Censorship, family planning, and the historical fertility transition
As developed countries grow accustomed to the persistent rises in real income that characterise modern economic growth, it is easy to lose sight of the fact that the path to modern economic growth was paved by two pivotal historical events: the Industrial Revolution and the fertility transition. Starting in England in the late-18th century, the Industrial Revolution unleashed a surge of technological progress that raised productivity. However, income growth was slow in the early decades of the Industrial Revolution because productivity gains were largely offset by rapid population growth. It was only with the onset of the fertility transition, in which families chose to curb fertility, that per-capita income began to rapidly increase.
Generations of demographers and economic historians have struggled to understand the forces that led to the fertility transition. Following the lead of Nobel prize winner Gary Becker (e.g. Becker and Lewis 1973) and, more recently, the work of Oded Galor and David N. Weil (1999, 2000), most studies of the fertility transition have focused on how changing economic conditions, such as the rising importance of human¬¬ capital, led parents to choose to have smaller families and invest more in each child. In contrast, an older literature by demographers such as Ansley Coale (1973) and the Princeton Fertility Project suggest that social norms surrounding fertility also played an important role in influencing fertility decisions. However, generating direct evidence on the impact of social norms is difficult, so the role played by cultural factors in the historical fertility transition remains disputed (Guinnane 2011).
Some aspects of the historical fertility transition are difficult to explain using models based on purely economic forces. For example, in England and Wales this transition took place very rapidly, with a clear break in 1877 (Figure 1, top panels). Moreover, this rapid and simultaneous transition occurred all across the country and in both densely populated and largely rural areas (Figure 1, bottom panels). Both the speed of the change and the fact that it occurred in locations with widely varying economic conditions are hard to explain based on purely economic forces.
Figure 1 The fertility transition in England and Wales
Notes: Births rates are defined as births per 1,000 fertile-aged women (women between the ages of 15 and 50). The births data were transcribed from annual reports of the Registrar General. The population denominator is linearly interpolated between census years. The top right-hand panel normalises this series after accounting for the linear trend between 1851 and 1877. The bottom panels follow the convention of plotting normalised data; however, in contrast to the top panels (which plot the national series of births), the bottom panels plot averages for the districts that fall in each category (either regions or population density). This normalisation includes the group-specific linear trend as well as district fixed effects, which account for the fact that birth rates may be, on average, higher in some districts than others.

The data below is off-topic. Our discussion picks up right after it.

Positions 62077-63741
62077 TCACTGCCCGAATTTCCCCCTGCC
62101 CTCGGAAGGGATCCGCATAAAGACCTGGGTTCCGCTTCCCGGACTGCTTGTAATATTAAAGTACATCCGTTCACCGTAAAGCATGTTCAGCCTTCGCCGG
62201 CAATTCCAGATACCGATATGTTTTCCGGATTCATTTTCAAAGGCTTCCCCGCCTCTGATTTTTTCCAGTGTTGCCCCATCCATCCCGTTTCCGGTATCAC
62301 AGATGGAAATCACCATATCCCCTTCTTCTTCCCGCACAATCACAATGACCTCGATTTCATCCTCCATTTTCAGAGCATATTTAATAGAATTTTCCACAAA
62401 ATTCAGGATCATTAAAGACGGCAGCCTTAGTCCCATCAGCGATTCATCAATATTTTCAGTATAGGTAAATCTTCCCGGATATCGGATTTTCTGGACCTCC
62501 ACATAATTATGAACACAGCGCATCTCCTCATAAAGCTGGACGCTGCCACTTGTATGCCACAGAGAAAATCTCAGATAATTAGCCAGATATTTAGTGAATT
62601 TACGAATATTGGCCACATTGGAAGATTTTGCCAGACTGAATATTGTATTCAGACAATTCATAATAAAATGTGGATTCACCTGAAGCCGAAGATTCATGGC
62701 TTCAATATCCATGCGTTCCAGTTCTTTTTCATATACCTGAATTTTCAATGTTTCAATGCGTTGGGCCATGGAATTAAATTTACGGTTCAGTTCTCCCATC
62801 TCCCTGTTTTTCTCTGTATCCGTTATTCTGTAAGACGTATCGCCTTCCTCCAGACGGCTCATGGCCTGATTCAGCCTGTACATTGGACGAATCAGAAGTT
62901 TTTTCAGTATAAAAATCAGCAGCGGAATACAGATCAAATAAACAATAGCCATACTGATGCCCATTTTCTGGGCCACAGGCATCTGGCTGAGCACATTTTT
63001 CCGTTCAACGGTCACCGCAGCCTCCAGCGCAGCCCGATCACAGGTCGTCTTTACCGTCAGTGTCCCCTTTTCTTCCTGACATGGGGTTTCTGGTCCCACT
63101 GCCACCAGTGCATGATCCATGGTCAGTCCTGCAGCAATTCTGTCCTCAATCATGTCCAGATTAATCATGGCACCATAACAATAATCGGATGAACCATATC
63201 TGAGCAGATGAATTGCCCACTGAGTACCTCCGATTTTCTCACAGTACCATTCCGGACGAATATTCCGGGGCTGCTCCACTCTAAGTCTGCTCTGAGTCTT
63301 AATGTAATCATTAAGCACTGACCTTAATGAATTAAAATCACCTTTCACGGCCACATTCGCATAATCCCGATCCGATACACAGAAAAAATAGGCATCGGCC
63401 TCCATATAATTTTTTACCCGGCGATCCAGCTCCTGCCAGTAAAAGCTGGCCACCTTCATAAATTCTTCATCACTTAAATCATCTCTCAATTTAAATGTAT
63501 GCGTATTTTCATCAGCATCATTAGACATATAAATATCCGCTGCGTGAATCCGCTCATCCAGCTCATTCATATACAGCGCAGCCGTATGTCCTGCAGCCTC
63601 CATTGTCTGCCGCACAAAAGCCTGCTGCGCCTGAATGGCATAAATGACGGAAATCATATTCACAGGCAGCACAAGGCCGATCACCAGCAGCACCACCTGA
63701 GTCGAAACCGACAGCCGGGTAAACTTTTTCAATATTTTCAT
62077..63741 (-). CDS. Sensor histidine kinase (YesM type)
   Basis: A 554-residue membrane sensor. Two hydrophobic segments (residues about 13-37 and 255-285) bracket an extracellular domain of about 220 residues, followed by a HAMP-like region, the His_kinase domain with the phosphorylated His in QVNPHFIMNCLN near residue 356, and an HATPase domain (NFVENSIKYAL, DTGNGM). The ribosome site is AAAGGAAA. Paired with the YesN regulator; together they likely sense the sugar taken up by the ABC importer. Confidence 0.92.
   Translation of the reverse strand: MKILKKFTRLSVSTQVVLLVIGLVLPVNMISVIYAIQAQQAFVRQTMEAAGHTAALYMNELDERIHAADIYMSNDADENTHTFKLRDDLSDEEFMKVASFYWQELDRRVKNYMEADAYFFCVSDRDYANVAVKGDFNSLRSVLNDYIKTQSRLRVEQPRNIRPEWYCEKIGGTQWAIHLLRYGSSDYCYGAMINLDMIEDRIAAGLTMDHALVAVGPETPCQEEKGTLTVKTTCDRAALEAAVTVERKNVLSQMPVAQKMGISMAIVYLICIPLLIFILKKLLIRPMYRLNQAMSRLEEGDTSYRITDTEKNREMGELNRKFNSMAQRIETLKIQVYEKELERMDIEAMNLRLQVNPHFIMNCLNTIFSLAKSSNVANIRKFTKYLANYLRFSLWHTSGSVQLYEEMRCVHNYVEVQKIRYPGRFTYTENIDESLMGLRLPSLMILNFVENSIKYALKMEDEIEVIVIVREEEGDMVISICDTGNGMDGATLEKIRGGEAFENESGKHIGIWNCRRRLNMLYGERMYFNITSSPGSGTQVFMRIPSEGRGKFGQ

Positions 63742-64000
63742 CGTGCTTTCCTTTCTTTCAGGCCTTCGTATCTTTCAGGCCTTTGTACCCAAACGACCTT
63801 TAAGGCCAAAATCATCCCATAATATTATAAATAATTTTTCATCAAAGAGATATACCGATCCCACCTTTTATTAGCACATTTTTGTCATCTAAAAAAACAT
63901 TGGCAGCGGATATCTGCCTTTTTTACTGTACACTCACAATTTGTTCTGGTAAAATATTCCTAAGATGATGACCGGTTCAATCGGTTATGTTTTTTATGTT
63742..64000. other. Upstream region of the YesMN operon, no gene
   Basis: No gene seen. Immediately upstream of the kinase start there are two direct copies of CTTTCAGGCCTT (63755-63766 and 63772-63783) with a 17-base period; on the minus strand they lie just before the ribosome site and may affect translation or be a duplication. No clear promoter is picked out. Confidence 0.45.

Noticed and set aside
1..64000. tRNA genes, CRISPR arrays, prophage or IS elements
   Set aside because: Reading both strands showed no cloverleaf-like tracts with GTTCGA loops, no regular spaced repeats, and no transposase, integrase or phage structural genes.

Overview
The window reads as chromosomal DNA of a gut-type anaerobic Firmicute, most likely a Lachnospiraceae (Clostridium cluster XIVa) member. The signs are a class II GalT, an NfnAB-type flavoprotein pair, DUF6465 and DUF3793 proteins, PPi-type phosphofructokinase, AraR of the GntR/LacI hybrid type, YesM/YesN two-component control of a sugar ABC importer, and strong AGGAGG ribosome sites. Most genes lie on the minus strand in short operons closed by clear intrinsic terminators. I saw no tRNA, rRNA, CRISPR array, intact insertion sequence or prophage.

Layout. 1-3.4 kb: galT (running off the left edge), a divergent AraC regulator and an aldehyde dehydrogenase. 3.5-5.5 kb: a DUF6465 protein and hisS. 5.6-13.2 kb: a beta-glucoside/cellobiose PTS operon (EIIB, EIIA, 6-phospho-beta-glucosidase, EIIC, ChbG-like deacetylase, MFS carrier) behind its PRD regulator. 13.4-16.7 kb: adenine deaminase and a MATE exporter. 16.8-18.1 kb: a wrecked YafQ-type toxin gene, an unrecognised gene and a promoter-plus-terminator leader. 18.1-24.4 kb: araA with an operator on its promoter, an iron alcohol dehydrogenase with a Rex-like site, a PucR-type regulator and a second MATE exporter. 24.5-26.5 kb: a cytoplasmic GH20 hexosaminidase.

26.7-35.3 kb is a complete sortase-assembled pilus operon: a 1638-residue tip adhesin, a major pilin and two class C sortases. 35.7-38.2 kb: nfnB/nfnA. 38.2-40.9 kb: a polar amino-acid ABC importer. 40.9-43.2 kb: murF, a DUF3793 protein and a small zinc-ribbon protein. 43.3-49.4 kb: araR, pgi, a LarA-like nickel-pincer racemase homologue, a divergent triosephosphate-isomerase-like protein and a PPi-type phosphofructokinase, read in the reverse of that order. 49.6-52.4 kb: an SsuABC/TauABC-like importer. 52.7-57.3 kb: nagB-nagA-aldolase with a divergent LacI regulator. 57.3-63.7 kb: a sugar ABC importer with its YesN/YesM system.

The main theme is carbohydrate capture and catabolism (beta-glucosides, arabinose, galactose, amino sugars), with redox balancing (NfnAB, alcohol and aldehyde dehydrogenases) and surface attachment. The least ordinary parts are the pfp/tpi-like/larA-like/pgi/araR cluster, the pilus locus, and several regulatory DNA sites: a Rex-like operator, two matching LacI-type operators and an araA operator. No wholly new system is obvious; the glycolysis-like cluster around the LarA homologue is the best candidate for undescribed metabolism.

What role, then, did cultural forces play in the historical fertility transition? In a recent study (Beach and Hanlon 2019), we attempt to shed some light on this question. We begin by focusing on the case of England and Wales and trying to identify what causes may have been behind its rapid transition. A review of events occurring around the time of the transition reveals that there was one major event that may have influenced fertility behaviour at this time: the Bradlaugh-Besant trial of 1877.
This trial was initiated by Charles Bradlaugh and Annie Besant in order to challenge existing censorship laws related to family planning. They published a book, The Fruits of Philosophy written by Charles Knowlton, that made the argument that couples had a moral right to choose their family size and provided rudimentary information on contraceptive techniques. The idea that couples had a right to choose how many children they had was highly controversial; many, including the prosecutor in the trial, believed that doing so was “against the laws of God, and the laws of man.” The trial was picked up by newspapers around the country, initiating a national conversation about a topic that had long been taboo in Victorian society.
One way to look at the impact of the Bradlaugh-Besant trial on fertility decisions is to compare patterns among British families exposed to more news about the trial. Newspapers covered the trial intensively, with over 1,400 related articles about the trial published in 1877. The intensity of coverage varied across locations depending on factors such as the taste of local editors.
Using rich historical data on newspaper articles published during this period, we find evidence that fertility declined more rapidly after 1877 in locations with greater exposure to articles about the trial (Figure 2). Moreover, the fully digitised 1881 census provides some insight into household-level fertility decisions. There we find that this reduction had a distinct character: it was driven by families that already had three or more children choosing not to have an additional child.